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The Effects of Family Size, Birth Order, Sibling Separation and Crowding on the Academic Achievement of Boys and Girls
Ena Vazquez Nuttall, Ronald L. Nuttall, Denise Polit and Joan B. Hunter
American Educational Research Journal
Vol. 13, No. 3 (Summer, 1976), pp. 217-223
Published by: American Educational Research Association
Stable URL: http://www.jstor.org/stable/1162433
Page Count: 7
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Family constellation variables such as family size, birth order, spacing of children, and crowding were related to academic achievement when IQ was controlled. The sample consisted of 306 girls and 247 boys from large and small families living in four suburban Boston communities. It was found after controlling for IQ that small family boys tended to have better grades than did large family boys. First born girls had higher academic achievement than did latter born girls. Thus a sex-specific pattern of relationships between family constellation and academic achievement appeared. It was suggested that first born girls were more likely to develop patterns of responsibility and hard work which helped them academically. Boys in small families were possibly more oriented toward adult values while large family boys may have been more influenced by peer group, anti-academic values. Crowding was negatively related to achievement for both sexes but its effect became non-significant when IQ was controlled. Sibling spacing was significantly related to achievement only for boys and also lost significance when IQ was controlled.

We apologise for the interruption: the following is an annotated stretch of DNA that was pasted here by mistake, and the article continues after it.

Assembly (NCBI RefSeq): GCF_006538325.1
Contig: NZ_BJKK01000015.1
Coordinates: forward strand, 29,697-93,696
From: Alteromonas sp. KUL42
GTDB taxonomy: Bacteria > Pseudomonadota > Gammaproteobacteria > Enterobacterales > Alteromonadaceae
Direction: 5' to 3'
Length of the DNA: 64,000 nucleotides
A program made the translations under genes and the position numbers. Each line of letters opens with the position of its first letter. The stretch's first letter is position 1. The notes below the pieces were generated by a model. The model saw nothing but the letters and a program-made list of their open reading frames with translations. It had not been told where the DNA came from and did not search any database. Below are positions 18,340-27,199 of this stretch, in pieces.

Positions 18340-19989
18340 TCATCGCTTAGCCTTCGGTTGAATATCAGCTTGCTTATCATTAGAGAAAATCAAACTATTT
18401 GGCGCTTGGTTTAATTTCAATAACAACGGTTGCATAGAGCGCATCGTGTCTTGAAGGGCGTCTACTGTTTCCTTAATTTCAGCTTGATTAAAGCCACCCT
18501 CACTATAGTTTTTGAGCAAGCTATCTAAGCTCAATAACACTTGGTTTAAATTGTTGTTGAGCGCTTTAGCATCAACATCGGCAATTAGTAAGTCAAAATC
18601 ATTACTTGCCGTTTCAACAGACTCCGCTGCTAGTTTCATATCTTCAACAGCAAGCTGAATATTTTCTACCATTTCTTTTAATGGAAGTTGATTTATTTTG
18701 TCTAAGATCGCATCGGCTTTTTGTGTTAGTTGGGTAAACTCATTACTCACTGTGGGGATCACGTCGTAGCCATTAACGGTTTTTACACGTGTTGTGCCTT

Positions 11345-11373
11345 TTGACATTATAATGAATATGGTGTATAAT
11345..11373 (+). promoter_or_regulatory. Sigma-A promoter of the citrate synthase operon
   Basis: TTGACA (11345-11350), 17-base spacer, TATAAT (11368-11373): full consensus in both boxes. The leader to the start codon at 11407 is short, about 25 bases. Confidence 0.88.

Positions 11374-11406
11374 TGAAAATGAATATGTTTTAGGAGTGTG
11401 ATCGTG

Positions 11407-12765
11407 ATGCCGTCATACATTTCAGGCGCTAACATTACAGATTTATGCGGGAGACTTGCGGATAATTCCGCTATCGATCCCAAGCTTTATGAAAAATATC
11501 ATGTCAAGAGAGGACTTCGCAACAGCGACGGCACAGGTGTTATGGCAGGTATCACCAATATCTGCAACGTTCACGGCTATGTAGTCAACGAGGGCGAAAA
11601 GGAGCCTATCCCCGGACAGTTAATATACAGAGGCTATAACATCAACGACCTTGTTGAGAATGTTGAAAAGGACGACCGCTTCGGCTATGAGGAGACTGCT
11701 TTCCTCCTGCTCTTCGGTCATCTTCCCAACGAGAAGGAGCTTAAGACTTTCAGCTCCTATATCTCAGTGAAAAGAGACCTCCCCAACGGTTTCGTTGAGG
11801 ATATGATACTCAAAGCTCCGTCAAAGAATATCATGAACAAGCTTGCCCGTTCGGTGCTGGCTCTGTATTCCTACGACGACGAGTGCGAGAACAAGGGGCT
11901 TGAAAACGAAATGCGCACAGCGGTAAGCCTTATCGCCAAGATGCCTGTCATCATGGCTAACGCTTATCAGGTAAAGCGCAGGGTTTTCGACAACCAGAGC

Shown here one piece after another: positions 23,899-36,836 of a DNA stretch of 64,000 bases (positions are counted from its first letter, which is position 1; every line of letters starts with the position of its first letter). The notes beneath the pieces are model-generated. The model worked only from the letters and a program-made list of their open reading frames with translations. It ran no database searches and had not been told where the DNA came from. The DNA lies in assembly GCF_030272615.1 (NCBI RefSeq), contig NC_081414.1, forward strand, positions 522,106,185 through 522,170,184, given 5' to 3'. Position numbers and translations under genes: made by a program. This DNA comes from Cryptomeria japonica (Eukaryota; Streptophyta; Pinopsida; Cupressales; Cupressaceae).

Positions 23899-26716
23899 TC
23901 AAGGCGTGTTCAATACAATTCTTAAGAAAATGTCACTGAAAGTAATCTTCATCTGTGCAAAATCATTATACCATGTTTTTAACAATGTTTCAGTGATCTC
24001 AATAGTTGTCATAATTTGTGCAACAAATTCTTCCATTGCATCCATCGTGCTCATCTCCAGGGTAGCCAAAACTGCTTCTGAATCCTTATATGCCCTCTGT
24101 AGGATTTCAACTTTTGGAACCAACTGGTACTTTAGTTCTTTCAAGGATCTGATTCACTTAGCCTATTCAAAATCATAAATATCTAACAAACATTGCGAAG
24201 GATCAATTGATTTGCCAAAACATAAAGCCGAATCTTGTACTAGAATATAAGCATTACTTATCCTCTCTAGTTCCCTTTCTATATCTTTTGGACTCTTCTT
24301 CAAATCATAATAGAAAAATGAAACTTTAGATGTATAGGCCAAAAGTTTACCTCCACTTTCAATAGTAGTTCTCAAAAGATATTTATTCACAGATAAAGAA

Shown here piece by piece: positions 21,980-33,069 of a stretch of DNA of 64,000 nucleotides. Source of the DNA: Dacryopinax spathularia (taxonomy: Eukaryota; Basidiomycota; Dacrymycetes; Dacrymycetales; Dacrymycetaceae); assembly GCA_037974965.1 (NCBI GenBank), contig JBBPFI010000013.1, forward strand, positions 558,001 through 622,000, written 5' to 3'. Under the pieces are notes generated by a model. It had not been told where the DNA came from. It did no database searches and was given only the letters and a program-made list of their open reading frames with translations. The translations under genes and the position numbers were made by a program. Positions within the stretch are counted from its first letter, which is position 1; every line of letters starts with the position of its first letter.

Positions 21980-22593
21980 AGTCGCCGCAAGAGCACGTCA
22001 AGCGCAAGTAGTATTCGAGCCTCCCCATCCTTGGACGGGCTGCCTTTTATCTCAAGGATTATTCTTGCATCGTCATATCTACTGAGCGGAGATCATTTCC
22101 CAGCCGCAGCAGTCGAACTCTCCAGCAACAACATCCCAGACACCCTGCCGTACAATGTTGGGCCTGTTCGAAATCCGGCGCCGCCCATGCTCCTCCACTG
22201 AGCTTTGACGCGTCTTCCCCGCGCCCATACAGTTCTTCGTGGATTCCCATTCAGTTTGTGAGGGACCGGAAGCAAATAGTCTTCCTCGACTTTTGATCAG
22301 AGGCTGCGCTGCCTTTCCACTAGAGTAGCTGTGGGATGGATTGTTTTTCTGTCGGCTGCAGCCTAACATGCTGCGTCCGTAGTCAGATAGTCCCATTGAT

American Educational Research Journal © 1976 American Educational Research Association